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Break Your Day into Thirds

A creative way to avoid burnout in ministry

Sandy Hughes, pastor of communications at Central Peninsula Church in Foster City, California, knows a thing or two about sustainability in ministry. A year ago, she finished 32 years in youth ministry, and then stepped into a new role at the church she has belonged to for the last 17 years. Her longevity in youth ministry in particular is admirable, given the average tenure of a youth pastor is just over three years.

What sets Hughes apart, not only from other youth ministers, but also from other persons in positions of church leadership? The answer is simple—the daily, weekly, and yearly rhythms of rest and play naturally built into her schedule.

During her youth ministry days, she often blocked her days into thirds. After devotions, she spent her mornings designing, planning, and organizing. Her afternoons usually involved communing with people, primarily students and adult volunteers. Then, because of the flexibility her schedule allowed, if she anticipated working a late night, she adjusted the rest of her day—before and after—accordingly. If she worked late on a weeknight, she made sure to block out free time during the week to make up for those extra hours. It was usually easiest for her to do this on Fridays, which were generally more flexible with the weekly church calendar. Additionally, the church elders sought to care for the staff by limiting evening responsibilities to two nights a week.

Now, nearly a year into her new role, Hughes is still finding her way in a position largely dominated by social media. She still breaks her days up into thirds.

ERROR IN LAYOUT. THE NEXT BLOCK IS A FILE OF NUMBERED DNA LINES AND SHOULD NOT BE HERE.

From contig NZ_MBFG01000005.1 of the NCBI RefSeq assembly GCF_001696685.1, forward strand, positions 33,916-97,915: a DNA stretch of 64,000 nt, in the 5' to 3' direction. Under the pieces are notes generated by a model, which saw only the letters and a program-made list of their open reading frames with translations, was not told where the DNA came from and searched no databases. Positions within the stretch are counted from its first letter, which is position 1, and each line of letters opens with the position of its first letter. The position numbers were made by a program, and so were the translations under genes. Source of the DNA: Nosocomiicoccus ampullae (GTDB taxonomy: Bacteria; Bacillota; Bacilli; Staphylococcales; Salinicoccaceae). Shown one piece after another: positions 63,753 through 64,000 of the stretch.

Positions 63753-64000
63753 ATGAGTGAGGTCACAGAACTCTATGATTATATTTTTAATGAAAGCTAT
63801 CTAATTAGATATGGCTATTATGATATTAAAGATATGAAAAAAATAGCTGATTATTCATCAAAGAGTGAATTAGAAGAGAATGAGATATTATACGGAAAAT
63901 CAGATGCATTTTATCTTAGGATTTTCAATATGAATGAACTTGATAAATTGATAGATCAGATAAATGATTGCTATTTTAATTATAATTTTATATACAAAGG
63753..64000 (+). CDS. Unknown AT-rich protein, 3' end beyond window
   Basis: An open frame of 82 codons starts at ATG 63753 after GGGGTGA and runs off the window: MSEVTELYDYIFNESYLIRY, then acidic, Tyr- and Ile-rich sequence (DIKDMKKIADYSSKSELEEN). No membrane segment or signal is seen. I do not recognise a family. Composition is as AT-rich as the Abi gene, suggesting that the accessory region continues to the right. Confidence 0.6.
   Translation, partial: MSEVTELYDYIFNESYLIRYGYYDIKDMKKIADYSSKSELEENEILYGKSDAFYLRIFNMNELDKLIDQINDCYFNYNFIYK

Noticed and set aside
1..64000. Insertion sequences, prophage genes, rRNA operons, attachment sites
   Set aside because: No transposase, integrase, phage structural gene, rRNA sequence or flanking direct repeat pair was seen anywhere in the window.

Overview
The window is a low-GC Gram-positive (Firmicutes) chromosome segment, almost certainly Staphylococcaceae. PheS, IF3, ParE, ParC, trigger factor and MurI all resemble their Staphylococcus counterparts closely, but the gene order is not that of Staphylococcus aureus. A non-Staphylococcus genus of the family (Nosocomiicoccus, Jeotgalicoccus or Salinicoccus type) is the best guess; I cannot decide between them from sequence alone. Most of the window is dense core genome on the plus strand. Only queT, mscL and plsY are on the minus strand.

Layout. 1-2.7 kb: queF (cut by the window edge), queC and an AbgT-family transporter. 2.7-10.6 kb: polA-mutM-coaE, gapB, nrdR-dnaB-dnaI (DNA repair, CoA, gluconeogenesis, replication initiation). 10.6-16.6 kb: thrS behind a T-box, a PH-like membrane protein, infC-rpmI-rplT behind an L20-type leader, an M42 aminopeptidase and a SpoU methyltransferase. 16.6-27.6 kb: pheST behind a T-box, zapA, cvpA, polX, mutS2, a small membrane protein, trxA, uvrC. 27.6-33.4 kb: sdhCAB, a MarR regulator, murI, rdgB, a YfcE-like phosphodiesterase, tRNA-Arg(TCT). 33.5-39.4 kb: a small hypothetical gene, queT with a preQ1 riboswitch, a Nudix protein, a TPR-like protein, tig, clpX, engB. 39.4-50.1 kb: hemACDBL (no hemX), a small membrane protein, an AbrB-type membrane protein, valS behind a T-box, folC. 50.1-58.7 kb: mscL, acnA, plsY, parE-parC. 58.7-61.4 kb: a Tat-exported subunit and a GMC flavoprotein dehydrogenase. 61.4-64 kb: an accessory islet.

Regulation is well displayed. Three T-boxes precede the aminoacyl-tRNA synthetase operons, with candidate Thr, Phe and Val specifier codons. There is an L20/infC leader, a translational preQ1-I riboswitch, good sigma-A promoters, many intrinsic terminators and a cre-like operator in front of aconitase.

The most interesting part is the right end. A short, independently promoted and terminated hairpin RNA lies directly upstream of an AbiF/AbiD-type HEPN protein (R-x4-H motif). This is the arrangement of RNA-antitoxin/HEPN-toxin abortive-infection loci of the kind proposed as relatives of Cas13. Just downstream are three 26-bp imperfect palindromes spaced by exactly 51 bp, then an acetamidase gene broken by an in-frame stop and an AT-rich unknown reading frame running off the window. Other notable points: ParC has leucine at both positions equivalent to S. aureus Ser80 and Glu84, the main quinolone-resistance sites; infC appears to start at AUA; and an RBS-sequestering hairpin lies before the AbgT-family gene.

“I try to organize tasks into certain days,” Hughes said in a phone interview, “because it helps create a rhythm for me. I suppose it’s like block scheduling, but certain parts of my job tend to fall on certain days.” For example, worship services are held on Sunday mornings, but on Sunday afternoons she creates and schedules all social media posts for the week. Wednesday mornings are spent strategizing future weeks, while Wednesday afternoons are more detail-oriented—organizing the weekly e-newsletter, updating the website, implementing web design, and meeting with individual staff. Thursdays and Fridays are largely encompassed by Sunday morning preparation—from printing bulletins to creating slides to texting updates, Hughes’ team is responsible for anything and everything communication-oriented at the large, multi-site campus.

Since she oversees communications for three different campuses, and because her role is a new position for the church as a whole, in a way, she’s learning as she goes. Still, Hughes holds Saturdays and Mondays sacred in her schedule because taking care of herself is so important.

August03, 2017 at 8:00 AM

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